“Orphan Black” Season 2 isn’t hitting airwaves until April 2014, but new details about the BBC America drama have emerged. The network announced production has started on the new season of “Orphan Black” with Tatiana Maslany, Jordan Gavaris, Dylan Bruce and Maria Doyle Kennedy returning for the new episodes.
“Season 1 of ‘Orphan Black’ delivered an action packed, edge-of-your-seat thrill ride featuring a critically-acclaimed star turn by Tatiana Maslany,” Perry Simon, general manager of BBC America, said in a statement. “The rabid fan base known as the ‘Clone Club’ is growing every day as audiences discover this unique show and gear up for an exciting second season that takes us further down the rabbit hole.”
Season 2 kicks off with Sarah (Maslany) on a desperate race to find her missing daughter, Kira. But her tactics spark a war with pro-clone Rachel (Maslany), which divides the clones. Look for Sarah to discover more about her past as mysterious newcomers arrive on the scene. To date, Maslany has played seven different characters on “Orphan Black.” Kevin Hanchard and Michael Mando will also reprise their roles for Season 2.
“We’re truly amazed at the incredible response we received from TV critics and fans alike since the beginning of this series,” David Fortier and Ivan Schneeberg, executive producers and co-presidents at Temple Street Productions, said in a statement. “We’re delighted to have the opportunity with our supportive partners BBC America and Space to continue on this amazing journey and to answering some of the impending questions fans were left with from the end of last season.”
And if you just can’t wait until 2014 for another glimpse of your favorite “Orphan Black” stars, you can see Maslany during her upcoming guest arc on “Parks and Recreation,” and Bruce on both “Arrow” and Lifetime’s “Flowers in the Attic.”
Season 1 of “Orphan Black” is currently airing Saturdays at 10 p.m. ET on BBC America
This has been quite a year for Tatiana Maslany. The Canadian actress became one of the most notable breakout actors on TV thanks to her acclaimed performance — excuse me, performances — in BBC America’s Orphan Back, as Sarah, Cosima, Alison and the many other clones she plays.
Last week, I spoke to Maslany on the set of Parks and Recreation, where she was filming a two-episode stint as a new love interest for Tom (Aziz Ansari). I’ll have more from that conversation in a few weeks pertaining to Parks and Rec, when her episodes begin to air. But we also spoke about Orphan Black, the response it’s received and where it could go in the future…
IGN TV: The reaction to Orphan Black has been so huge, both fan-wise and also in the industry. The people on Parks and Rec wanting you to come on made sense to me. When you meet people in the industry — actors, writers, producers — are you feeling that love for the show?
Tatiana Maslany: Yeah, and that’s really kind of shocking to me. I feel like, yeah, there are audiences, but I forget that other actors might be watching the show, you know, people I look up to or whatever. Like, Rashida [Jones] came up to me and was like, “I’m a huge fan of the show.” I was just like, “Guuuuh!” It’s so insane, because I think she’s amazing. So yeah, that’s really exciting.
IGN: I was thinking about how this is the third time I’ve talked to you this year. The first time, the show hadn’t premiered yet. It’s only been a few months, but it’s been a crazy few months.
Maslany: Isn’t that crazy, that that was, like, this year? Whoa, that’s nuts! I can’t actually process that this has been one year, because it’s been so insane. Weird… Super weird. [Laughs]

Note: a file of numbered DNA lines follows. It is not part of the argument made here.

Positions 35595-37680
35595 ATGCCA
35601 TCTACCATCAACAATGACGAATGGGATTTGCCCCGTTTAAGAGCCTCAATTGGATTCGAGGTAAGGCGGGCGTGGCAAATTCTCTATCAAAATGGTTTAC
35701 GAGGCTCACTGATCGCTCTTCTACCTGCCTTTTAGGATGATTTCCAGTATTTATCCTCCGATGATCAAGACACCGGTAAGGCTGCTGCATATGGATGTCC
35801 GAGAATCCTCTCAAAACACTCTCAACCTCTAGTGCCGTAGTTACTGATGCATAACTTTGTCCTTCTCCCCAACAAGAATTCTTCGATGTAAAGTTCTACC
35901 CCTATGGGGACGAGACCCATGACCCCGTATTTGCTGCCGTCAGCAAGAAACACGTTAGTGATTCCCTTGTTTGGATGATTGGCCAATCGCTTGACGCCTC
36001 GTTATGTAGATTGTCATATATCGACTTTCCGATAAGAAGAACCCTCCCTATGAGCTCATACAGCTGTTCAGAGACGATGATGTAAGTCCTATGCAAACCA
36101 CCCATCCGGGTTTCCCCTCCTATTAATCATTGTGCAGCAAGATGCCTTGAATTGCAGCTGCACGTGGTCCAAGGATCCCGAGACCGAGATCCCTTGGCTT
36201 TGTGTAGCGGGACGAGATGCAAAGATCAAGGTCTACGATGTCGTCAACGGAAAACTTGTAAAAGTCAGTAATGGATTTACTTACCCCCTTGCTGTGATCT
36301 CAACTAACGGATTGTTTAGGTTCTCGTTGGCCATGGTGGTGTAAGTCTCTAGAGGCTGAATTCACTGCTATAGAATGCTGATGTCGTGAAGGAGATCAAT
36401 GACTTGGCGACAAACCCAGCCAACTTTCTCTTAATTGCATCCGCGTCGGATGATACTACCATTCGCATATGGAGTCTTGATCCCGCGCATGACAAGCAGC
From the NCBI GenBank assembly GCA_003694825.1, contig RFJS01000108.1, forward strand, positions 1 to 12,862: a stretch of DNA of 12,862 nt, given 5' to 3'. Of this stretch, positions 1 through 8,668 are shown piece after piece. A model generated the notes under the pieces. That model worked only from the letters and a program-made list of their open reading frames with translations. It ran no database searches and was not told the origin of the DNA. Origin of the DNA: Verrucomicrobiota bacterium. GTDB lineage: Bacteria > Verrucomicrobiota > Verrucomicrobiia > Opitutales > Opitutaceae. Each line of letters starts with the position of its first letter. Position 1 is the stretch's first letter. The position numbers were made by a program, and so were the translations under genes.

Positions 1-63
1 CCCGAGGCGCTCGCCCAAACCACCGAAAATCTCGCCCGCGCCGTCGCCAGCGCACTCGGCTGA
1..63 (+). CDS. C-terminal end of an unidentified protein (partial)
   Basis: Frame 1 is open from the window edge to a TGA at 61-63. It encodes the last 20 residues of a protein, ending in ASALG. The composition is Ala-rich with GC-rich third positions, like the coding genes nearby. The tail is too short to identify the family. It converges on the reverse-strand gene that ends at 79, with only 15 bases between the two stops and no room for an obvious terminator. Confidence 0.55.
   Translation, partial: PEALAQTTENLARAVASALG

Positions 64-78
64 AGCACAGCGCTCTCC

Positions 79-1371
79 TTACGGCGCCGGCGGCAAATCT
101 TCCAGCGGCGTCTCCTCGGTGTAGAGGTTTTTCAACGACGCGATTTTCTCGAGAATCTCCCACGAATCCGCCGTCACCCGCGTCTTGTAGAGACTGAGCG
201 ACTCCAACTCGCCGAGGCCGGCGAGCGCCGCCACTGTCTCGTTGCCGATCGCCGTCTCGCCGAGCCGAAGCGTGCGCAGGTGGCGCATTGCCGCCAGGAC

IGN: So you are a few weeks away from shooting Orphan Black again. Have you seen any scripts yet?
Maslany: No. I mean, I’ve seen little breakdowns and ideas, but nothing concrete yet. So I’m completely in the dark and just can’t wait to get into it.
IGN: It seems like with that show they could literally throw anything at you.
Maslany: I just trust them so implicitly. Whatever they want me to do, I’m just like, “Yes, I’m up for it.” It’s such an insanely amazing job. It’s so unique, and I’m so lucky to have it that I’m just like, “Just whatever you guys want to do, let’s just go for it.” So whatever characters come up, if there are other clones or whatever — which I’m sure there will be; I don’t know what they could be — I’m so up for it.
IGN: We were just meeting Rachel when Season 1 ended. Are you intrigued to explore more of her?
Maslany: Absolutely, yeah, because I got her for maybe two scenes, but she’s so starkly different from all the rest and has a completely different upbringing, a completely different life. It’s neat to be on the other side of things, where she’s not caught in the chaos of it. She’s sort of controlling it, in a way. It’s really exciting.
— Aubrey Plaza (@evilhag) August 28, 2013
After only 10 episodes, Orphan Black made quite an impression on viewers, which makes the eight-month wait for Season 2 that much more difficult.
Over the course of its first season, Orphan Black weaved a tale of mystery and intrigue as to why a group of clones — all played brilliantly by Tatiana Maslany — came into existence and who is pulling the strings. Ultimately, Cosima’s digging uncovered that each clone was actually trademarked, making them intellectual property of the Neolutionists with no control over their own lives.
Suffice it to say, the question of freedom will be raised in the upcoming second season, which goes back into production at the end of September. TVGuide.com caught up with Maslany on the set of Parks and Recreation — where she’ll appear as a love interest for Aziz Ansari’s Tom — to get the scoop on what’s in store for each of the clones, including poor Alison, who inadvertently signed her life away in the finale. The 27-year-old actress also discusses the pressure she feels going into Season 2 and being overlooked by the Emmys.
At the end of Season 1, we learned that the clones are actually trademarked, so will the question of freedom be a running theme in Season 2?